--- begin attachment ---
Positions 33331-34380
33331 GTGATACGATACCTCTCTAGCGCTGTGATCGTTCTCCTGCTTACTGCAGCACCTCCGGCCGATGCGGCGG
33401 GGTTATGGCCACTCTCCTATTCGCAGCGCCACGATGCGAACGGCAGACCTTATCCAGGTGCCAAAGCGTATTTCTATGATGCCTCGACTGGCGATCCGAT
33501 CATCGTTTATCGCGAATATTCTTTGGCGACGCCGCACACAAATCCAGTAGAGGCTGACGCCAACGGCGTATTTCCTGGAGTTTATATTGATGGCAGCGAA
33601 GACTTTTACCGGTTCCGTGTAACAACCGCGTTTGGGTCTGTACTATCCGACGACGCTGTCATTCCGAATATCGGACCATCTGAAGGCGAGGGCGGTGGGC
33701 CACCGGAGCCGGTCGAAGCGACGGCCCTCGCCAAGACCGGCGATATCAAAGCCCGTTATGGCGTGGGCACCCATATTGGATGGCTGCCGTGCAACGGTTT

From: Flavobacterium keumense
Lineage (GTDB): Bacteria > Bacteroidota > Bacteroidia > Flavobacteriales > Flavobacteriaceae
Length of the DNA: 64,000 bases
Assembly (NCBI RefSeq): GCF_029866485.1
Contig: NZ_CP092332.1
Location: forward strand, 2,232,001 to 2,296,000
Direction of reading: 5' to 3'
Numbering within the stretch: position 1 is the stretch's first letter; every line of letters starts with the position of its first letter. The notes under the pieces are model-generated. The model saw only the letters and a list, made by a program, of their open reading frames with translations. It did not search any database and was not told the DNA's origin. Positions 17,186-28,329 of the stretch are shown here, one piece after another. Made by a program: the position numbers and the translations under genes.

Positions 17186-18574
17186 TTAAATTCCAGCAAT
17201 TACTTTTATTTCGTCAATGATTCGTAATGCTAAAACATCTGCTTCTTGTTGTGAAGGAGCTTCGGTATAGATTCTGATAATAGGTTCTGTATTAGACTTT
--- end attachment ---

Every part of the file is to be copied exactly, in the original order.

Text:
Positions 33331-34380
33331 GTGATACGATACCTCTCTAGCGCTGTGATCGTTCTCCTGCTTACTGCAGCACCTCCGGCCGATGCGGCGG
33401 GGTTATGGCCACTCTCCTATTCGCAGCGCCACGATGCGAACGGCAGACCTTATCCAGGTGCCAAAGCGTATTTCTATGATGCCTCGACTGGCGATCCGAT
33501 CATCGTTTATCGCGAATATTCTTTGGCGACGCCGCACACAAATCCAGTAGAGGCTGACGCCAACGGCGTATTTCCTGGAGTTTATATTGATGGCAGCGAA
33601 GACTTTTACCGGTTCCGTGTAACAACCGCGTTTGGGTCTGTACTATCCGACGACGCTGTCATTCCGAATATCGGACCATCTGAAGGCGAGGGCGGTGGGC
33701 CACCGGAGCCGGTCGAAGCGACGGCCCTCGCCAAGACCGGCGATATCAAAGCCCGTTATGGCGTGGGCACCCATATTGGATGGCTGCCGTGCAACGGTTT

From: Flavobacterium keumense
Lineage (GTDB): Bacteria > Bacteroidota > Bacteroidia > Flavobacteriales > Flavobacteriaceae
Length of the DNA: 64,000 bases
Assembly (NCBI RefSeq): GCF_029866485.1
Contig: NZ_CP092332.1
Location: forward strand, 2,232,001 to 2,296,000
Direction of reading: 5' to 3'
Numbering within the stretch: position 1 is the stretch's first letter; every line of letters starts with the position of its first letter. The notes under the pieces are model-generated. The model saw only the letters and a list, made by a program, of their open reading frames with translations. It did not search any database and was not told the DNA's origin. Positions 17,186-28,329 of the stretch are shown here, one piece after another. Made by a program: the position numbers and the translations under genes.

Positions 17186-18574
17186 TTAAATTCCAGCAAT
17201 TACTTTTATTTCGTCAATGATTCGTAATGCTAAAACATCTGCTTCTTGTTGTGAAGGAGCTTCGGTATAGATTCTGATAATAGGTTCTGTATTAGACTTT